France’s prime minister on Wednesday (23 March) said there was an “urgent” need to tighten controls on the European Union’s borders after bombings in Brussels that left around 30 dead and were claimed by the Islamic State group.
“There is an urgent need to strengthen the external borders of the European Union,” Manuel Valls told French radio, adding that heightened vigilance was required to stop people crossing into Europe with false passports, as IS has “stolen a large number of passports in Syria.”
Valls spoke before heading to Brussels, where he is due to meet with Commission President Jean-Claude Juncker.
Europe is facing a security crisis after the Brussels attacks and those in Paris in November which revealed jihadists were easily moving between member states, several of them returning from battle in Syria.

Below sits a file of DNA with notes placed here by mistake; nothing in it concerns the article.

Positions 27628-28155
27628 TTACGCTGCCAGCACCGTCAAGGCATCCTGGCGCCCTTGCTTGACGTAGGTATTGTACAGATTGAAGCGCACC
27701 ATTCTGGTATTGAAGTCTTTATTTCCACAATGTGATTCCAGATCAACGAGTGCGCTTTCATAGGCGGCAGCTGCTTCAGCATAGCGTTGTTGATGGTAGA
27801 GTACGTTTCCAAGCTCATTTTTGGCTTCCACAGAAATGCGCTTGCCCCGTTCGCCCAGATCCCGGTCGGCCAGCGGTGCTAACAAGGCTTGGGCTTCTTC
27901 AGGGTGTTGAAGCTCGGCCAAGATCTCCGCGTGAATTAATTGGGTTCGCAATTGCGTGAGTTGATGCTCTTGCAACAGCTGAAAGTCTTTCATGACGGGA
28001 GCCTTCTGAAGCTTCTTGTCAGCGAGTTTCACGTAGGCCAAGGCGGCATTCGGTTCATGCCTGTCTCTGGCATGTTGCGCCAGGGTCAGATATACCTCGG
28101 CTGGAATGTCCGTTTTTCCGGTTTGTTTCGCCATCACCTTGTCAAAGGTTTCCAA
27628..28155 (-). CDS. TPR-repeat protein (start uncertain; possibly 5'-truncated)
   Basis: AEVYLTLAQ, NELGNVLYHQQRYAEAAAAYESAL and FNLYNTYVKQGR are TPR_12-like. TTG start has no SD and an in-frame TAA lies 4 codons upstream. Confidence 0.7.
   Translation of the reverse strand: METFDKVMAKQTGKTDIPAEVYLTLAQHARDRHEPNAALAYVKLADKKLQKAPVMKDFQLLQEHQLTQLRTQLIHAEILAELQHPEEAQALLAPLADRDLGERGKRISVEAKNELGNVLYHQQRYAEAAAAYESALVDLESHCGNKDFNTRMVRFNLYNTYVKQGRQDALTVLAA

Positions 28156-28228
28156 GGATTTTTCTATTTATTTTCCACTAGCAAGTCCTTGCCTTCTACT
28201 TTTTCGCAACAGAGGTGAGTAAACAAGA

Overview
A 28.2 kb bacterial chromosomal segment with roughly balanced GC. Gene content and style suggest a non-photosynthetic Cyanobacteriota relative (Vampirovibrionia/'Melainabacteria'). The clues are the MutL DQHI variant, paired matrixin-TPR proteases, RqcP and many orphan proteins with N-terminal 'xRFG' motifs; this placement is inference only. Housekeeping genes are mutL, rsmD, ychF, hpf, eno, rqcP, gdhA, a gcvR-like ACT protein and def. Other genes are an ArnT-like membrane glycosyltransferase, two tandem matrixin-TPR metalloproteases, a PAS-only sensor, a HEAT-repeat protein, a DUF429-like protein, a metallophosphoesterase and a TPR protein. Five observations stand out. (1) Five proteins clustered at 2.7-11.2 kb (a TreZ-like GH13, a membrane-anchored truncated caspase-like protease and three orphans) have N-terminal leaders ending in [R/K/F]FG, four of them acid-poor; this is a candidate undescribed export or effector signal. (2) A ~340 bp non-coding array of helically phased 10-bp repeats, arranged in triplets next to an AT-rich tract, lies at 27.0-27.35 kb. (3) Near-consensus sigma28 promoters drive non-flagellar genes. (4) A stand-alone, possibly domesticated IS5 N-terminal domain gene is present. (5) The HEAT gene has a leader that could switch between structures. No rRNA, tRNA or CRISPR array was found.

Italy’s Prime Minister Matteo Renzi called Tuesday for a “European pact for freedom and security” following the attacks in Brussels claimed by the Islamic State group that killed around 35 people.
Two of the suicide bombers involved in the Paris attack — which left 130 dead — were found with fake Syrian passports and several crossed into Europe posing as refugees.
Valls again urged the adoption of a Europe-wide system of tracking airline passenger names which has led to misgivings among some over the use and security of personal data.
France has led the calls for adopting the Passenger Name Record (PNR) system first mooted in 2010, which would cover all international and internal EU flights while providing safeguards on access to and use of the data collected.